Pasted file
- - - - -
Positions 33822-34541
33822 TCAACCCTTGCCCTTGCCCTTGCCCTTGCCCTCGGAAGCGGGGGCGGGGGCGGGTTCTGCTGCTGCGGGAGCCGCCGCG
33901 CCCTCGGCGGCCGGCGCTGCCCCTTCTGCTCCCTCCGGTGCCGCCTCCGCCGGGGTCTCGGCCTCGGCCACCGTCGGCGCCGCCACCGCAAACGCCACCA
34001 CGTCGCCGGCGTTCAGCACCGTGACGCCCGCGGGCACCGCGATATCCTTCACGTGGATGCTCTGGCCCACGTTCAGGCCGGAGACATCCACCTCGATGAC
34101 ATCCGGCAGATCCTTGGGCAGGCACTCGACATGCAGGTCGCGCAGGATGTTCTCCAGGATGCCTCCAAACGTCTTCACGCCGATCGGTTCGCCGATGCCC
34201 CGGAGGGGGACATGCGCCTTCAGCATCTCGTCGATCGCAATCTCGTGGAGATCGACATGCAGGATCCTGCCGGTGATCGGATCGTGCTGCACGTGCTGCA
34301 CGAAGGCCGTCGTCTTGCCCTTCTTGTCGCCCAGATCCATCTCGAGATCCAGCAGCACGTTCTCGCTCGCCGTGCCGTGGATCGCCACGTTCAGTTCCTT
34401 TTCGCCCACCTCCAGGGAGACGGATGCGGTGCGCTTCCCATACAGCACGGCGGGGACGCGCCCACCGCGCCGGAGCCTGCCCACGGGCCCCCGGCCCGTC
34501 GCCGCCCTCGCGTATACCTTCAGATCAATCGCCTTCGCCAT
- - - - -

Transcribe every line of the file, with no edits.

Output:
Positions 33822-34541
33822 TCAACCCTTGCCCTTGCCCTTGCCCTTGCCCTCGGAAGCGGGGGCGGGGGCGGGTTCTGCTGCTGCGGGAGCCGCCGCG
33901 CCCTCGGCGGCCGGCGCTGCCCCTTCTGCTCCCTCCGGTGCCGCCTCCGCCGGGGTCTCGGCCTCGGCCACCGTCGGCGCCGCCACCGCAAACGCCACCA
34001 CGTCGCCGGCGTTCAGCACCGTGACGCCCGCGGGCACCGCGATATCCTTCACGTGGATGCTCTGGCCCACGTTCAGGCCGGAGACATCCACCTCGATGAC
34101 ATCCGGCAGATCCTTGGGCAGGCACTCGACATGCAGGTCGCGCAGGATGTTCTCCAGGATGCCTCCAAACGTCTTCACGCCGATCGGTTCGCCGATGCCC
34201 CGGAGGGGGACATGCGCCTTCAGCATCTCGTCGATCGCAATCTCGTGGAGATCGACATGCAGGATCCTGCCGGTGATCGGATCGTGCTGCACGTGCTGCA
34301 CGAAGGCCGTCGTCTTGCCCTTCTTGTCGCCCAGATCCATCTCGAGATCCAGCAGCACGTTCTCGCTCGCCGTGCCGTGGATCGCCACGTTCAGTTCCTT
34401 TTCGCCCACCTCCAGGGAGACGGATGCGGTGCGCTTCCCATACAGCACGGCGGGGACGCGCCCACCGCGCCGGAGCCTGCCCACGGGCCCCCGGCCCGTC
34501 GCCGCCCTCGCGTATACCTTCAGATCAATCGCCTTCGCCAT